Duke Lemur Center mourns the lost of TV star - DatelineCarolina

Duke Lemur Center mourns the lost of TV star

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Smith says that lemur research is helping Duke learn more about human's capabilites when it comes to learning. Smith says that lemur research is helping Duke learn more about human's capabilites when it comes to learning.
Visitors walk around the 70 acre santuary to learn about lemurs and their habitats. Visitors walk around the 70 acre santuary to learn about lemurs and their habitats.

 By: Safaniya Stevenson

Duke University in Durham, NC is best known for its basketball team and medical school. This month the university is being recognized for another reason, the Duke Lemur Center.

The Duke Lemur Center was highlighted this year after the death of one of their lemurs, Jovian. Millions of fans mourned the death of the lemur that starred in the PBS Kids show Zoboomafoo.

Jovian, aka Zoboomafoo died on November 11, 2014. The 20 years old is survived by his second wife, seven children, and four grandchildren.

The center hopes that his loss will rejuvenate people's fascination and curiosity about lemurs.

Shari Goodman says that even though she grew up in the area and had never visited the lemur center.

"I was born and raised here and I have actually never been here before and it's something that has always been in the back of my mind of something I needed to see. So I finally, at 27 years old, made it here," said Goodman.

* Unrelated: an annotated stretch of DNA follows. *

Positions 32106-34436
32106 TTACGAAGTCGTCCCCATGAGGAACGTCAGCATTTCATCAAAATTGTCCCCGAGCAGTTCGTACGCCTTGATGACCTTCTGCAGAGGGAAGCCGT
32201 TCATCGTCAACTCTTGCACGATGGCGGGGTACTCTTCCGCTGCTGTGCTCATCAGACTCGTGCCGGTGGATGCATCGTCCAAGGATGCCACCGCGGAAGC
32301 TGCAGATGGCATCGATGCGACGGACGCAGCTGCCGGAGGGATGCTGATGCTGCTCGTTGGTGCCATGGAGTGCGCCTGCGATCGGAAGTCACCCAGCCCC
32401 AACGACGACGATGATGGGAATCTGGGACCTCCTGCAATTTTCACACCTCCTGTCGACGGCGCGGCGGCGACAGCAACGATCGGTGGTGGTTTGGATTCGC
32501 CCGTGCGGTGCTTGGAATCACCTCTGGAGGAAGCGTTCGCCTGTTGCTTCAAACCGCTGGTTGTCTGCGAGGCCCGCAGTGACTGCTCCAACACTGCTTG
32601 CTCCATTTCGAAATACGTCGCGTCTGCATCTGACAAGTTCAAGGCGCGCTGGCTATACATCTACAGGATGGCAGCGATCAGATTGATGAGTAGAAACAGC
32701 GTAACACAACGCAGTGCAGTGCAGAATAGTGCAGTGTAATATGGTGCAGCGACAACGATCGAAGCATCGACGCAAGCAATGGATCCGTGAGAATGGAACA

The Duke Lemur Center is a 70 acre sanctuary for prosimian primates. The center is the largest collection of these primates outside of the home country of Madagascar.

Chris Smith is the education specialist at the center who says the center uses admission fees to educate the public about lemur.
 

"My favorite thing about the center is the multi faceted nature of what we do here. The center sits right on the intersection of research, conservation, and education," says Smith.

Conservation is very important to center according to Smith. He says the Duke Lemur Center is doing everything it can to prevent the extinction of the species.

"Lemurs today are considered the most endangered group of mammals on the planet. More than 92 percent of all of the different types of lemurs in Madagascar, and there are actually more than 80, are considered vulnerable, endangered or critically endangered," explains Smith.

The center gives tours year-round and even gives visitors the chance the adopt a lemur. The Adopt-A-Lemur program funds the centers conservation efforts and the cost of maintaining the center. Smith says caring for each lemur a year cost around $8000 per year. 

The center is home to over 240 lemurs.



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